Time Out

My life is sort of built around simply being available- as a therapist, as a caregiver, as a medical experiment…. As a result, I have a lot of downtime. This provokes a lot of envy from my friends and acquaintances, but I have to say, it’s not all that. I spend a lot of time trying to keep occupied, but there are only so many times I can vacuum the living room and clean the toilets. I’m bound to stay in the house or very nearby because of my caregiving responsibilities, and that makes my life very challenging some days. For a person very used to being active, even hyperactive, who enjoyed travel and constant stimulus, it’s quite a change.

The funny thing about it all is that the adjustment that seems to help most is taking time to be less active.

I am often at my best when I’m busy- my synapses fire more efficiently, I have a certain endorphin-related good feeling about life and myself in general when I’m doing things I find worthwhile and fun. I can find the reverse happening when I’m not finding what I’m doing worthwhile or efficient or fun, which, in my current situation can happen fairly often. Because of some of the little people in my life, I’ve become aware of this great thing parents use for their kids called a “time out”. That’s where the kid gets to spend time thinking about his/her acting out behavior and gives the offending minor (and the parent) time to cool off. Although never having experienced the benefits of such a system in my own childhood, I’m a fan. Seems a much better way to live than frustrating corporal punishment that creates frustrations and resentments (on both sides) that, while ensuring my work as a therapist for years to come, seems a bit excessive.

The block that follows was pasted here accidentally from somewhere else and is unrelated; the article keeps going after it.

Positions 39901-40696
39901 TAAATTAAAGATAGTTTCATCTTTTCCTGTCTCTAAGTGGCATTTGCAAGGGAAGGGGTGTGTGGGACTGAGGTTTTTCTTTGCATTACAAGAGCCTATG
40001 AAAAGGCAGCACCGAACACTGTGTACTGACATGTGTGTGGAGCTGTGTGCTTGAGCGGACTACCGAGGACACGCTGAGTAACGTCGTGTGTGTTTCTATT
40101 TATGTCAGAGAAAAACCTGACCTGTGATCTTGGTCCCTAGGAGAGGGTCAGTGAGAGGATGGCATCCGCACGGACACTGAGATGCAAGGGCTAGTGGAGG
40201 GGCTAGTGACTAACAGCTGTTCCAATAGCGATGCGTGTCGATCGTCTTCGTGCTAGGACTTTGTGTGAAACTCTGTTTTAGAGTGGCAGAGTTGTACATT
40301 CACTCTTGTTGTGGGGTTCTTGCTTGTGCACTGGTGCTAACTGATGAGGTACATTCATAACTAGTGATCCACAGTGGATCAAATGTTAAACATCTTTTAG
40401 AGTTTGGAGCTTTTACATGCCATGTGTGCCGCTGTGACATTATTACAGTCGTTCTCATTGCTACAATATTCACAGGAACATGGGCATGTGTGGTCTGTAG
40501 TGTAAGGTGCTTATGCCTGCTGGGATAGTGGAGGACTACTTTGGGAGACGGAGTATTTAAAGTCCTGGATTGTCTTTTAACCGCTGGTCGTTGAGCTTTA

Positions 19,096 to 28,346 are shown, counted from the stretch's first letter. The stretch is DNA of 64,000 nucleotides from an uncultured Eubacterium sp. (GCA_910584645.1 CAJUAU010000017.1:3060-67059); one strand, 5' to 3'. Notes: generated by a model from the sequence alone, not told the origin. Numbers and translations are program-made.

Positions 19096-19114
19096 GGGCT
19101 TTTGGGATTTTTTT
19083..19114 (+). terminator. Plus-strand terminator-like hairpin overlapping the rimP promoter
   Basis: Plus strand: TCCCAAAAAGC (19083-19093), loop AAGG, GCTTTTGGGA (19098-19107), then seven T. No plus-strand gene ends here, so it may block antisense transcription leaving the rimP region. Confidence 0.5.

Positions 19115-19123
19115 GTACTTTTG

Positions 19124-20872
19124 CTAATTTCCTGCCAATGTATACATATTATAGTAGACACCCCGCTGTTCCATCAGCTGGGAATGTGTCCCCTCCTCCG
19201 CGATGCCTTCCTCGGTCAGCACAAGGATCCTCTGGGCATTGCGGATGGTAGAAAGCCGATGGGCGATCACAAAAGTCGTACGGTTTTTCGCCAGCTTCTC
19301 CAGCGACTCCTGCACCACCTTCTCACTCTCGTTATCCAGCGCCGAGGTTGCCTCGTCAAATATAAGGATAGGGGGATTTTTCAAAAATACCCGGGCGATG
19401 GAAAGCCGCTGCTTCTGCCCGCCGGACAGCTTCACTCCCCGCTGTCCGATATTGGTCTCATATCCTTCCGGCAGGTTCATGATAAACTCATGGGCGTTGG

Anyway, my time out works in the same way.

When I feel overwhelmed or cranky or whiny or frustrated, I go to my time out place, and I just sit, and breathe, and think about three great things in my life right now. It usually only takes a few minutes, and I feel more focused and clear and grateful and renewed.

Whoever popularized this whole time out concept for kids might make a fortune marketing it for adults….
Or, maybe, that’s me….

One comment on “Time Out

  1. Karen Barnhardt says:

    I really do wish you would develop this more Greg. There are components in here that have real substance (forgive me if I sound like a professor!) I can see you taking this is so many directions–counseling being only one. Keep writing!!


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